UK Prime Minister Brown Says ‘Not Right Time’ for Inquiry into Iraq War

Wales Online (United Kingdom)

December 19, 2008 – An inquiry into the invasion of Iraq will not start until at least late 2009, Gordon Brown told MPs yesterday.

In the wake of his announcement that Britain’s mission to Iraq will formally end next May, the Prime Minister is facing growing demands for a public inquiry into the war. Mr Brown said it would not be right to hold such a probe until the troops were home.

“I have always said this is a matter we will consider once our troops have come home,” he said. “We are not at that stage.”

Since Britain joined the US-led invasion in March 2003, 178 service personnel have died there. Troop numbers have been steadily reduced from a high of 46,000 to 4,000 today. There is speculation that many of the troops due home between May and July will be re-deployed to Afghanistan, where there are more than 7,000 UK troops.

Mr Brown also announced that a memorial wall in Basra for British service personnel would be transferred to the UK after the pullout was complete.

“We can be proud of the way that our forces carried out their mission in the most difficult times,” he said.

“As remembrance is vitally important, the Defence Secretary and I have decided after consultation that we shall bring that memorial wall, now standing in Basra, home to a fitting resting place of its own in our own country.

“We will do so when at the end of July the last of our combat troops leave Basra, a memorial now and forever to be in Britain.”

Ministers point out that several probes into the conflict have already taken place, including the Hutton report into the death of Dr David Kelly, and a 2003 inquiry by the Foreign Affairs Select Committee into the case for war.

But there has been no over-arching inquiry, and several questions remain unanswered.

A key issue for any new investigation will be whether it can call witnesses such as former PM Tony Blair, and whether it can force the publication of the Attorney-General’s controversial ruling that the war was legal.

The Conservatives, Liberal Democrats and Plaid Cymru all back an early and wide-ranging inquiry, and arguments with Mr Brown are likely to centre on scope and timing, rather than the principle of an investigation.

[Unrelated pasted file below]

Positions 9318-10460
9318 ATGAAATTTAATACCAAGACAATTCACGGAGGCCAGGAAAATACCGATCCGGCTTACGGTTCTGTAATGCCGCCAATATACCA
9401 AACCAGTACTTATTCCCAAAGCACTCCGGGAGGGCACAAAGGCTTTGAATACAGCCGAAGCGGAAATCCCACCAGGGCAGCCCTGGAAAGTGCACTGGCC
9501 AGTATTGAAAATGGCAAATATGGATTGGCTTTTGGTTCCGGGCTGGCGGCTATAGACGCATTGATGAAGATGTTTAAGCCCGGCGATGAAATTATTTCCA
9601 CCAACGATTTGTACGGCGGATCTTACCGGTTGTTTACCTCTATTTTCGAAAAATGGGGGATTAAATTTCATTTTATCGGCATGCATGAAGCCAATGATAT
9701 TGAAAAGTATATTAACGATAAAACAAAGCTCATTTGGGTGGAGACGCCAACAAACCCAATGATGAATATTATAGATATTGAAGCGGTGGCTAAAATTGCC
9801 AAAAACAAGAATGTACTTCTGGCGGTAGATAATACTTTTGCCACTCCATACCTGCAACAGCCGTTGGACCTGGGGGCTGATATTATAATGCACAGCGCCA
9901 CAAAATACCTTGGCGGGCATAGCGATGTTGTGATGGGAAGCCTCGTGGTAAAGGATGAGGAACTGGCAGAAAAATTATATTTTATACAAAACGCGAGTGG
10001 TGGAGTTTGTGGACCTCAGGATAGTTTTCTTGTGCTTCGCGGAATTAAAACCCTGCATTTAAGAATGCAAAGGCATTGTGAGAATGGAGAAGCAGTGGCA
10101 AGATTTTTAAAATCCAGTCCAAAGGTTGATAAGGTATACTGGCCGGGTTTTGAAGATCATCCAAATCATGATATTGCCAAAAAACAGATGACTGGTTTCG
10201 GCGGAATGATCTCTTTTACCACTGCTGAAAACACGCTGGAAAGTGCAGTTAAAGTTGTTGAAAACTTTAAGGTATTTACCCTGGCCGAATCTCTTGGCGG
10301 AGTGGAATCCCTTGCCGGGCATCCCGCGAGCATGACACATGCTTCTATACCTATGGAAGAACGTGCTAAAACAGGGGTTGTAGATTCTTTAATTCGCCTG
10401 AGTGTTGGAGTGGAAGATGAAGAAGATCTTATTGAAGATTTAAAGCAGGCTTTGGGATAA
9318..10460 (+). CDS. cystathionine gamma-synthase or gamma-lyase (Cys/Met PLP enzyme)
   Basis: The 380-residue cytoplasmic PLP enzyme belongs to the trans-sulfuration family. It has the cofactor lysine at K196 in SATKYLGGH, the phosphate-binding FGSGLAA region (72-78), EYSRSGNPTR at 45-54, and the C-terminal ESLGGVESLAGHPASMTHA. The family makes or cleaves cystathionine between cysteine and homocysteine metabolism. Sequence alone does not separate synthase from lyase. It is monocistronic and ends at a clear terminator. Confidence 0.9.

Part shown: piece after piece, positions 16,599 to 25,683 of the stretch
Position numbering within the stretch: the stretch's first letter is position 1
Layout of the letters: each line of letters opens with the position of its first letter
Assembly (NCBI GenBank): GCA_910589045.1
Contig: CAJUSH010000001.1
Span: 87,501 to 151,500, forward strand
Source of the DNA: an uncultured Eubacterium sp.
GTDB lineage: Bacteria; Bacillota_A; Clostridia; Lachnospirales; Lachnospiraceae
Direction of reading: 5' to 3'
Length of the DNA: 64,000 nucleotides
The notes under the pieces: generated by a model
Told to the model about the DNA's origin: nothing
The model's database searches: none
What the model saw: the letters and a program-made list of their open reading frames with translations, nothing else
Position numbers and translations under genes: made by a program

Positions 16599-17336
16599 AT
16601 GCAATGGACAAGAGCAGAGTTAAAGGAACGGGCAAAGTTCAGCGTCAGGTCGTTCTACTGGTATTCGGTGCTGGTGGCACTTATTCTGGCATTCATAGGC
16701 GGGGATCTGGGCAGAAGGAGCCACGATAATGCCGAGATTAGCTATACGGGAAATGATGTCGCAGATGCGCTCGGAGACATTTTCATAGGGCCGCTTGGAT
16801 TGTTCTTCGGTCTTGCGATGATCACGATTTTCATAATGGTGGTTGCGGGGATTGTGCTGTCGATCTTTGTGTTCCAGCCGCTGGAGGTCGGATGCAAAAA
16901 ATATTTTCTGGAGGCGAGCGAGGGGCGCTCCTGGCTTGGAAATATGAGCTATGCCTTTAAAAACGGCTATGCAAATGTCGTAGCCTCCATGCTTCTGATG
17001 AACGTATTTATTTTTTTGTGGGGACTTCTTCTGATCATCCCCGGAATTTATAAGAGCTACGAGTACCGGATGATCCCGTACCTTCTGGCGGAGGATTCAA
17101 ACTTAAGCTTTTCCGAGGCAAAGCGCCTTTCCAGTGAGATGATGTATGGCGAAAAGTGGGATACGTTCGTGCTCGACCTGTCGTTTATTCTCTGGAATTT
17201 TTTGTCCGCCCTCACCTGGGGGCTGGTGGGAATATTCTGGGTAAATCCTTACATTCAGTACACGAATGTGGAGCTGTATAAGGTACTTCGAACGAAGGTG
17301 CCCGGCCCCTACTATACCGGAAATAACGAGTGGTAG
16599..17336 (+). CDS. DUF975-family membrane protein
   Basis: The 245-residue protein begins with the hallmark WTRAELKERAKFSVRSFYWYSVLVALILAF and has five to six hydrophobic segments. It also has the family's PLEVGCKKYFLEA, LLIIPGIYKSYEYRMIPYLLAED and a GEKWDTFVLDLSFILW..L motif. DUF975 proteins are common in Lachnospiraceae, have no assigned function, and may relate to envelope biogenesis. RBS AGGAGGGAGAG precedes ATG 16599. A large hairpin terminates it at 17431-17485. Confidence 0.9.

Tory leader David Cameron said the Iraq mission had been “deficient” because it lacked “clear and specific objectives” and was not “properly resourced from the outset”.

He said: “With the need to learn all these lessons in mind, why not announce a full-scale, independent inquiry?”

Mr Brown said it was “not right to open the question” of an inquiry now, and stressed that the situations in Iraq and Afghanistan were not “exactly parallel”.

The Prime Minister said commanders on the ground would decide when operational missions were complete, but the latest date was May 31 next year.

“At that point we will begin a rapid withdrawal of our troops, taking the total from just under 4,100 to under 400 by July 31,” he said. “The majority of those will be dedicated to naval training.”

Iraq had endured “dark days” over the past five-and-a-half years, but it had also made “very significant progress”, he said.

Ann Clwyd, the Labour MP for Cynon Valley, said: “I am very proud that this country helped to free Iraq from the tyranny of Saddam Hussein. Anyone who has followed the history of Iraq will know that we did the right thing at that particular time.

“I am glad that the Prime Minister has reaffirmed that the withdrawal of our military efforts does not mean an end to our commitment to the people of Iraq, and that they will continue to benefit from our ongoing support.”

But in the Commons Plaid Cymru MP Adam Price challenged Mr Brown directly, asking: “Given the huge scale of the human cost, the hundreds and thousands of lives lost – Iraqi, British and American – can you, in all conscience, say that this was a price worth paying?”

Mr Brown said: “Making decisions about war are very difficult indeed. But this House considered all the factors involved and made its decision and then implemented that decision.”

Labour MP Don Touhig said there should be an official day for people to “demonstrate publicly their admiration for the brave men and women of our armed forces”.

This entry was posted in Veterans for Common Sense News. Bookmark the permalink.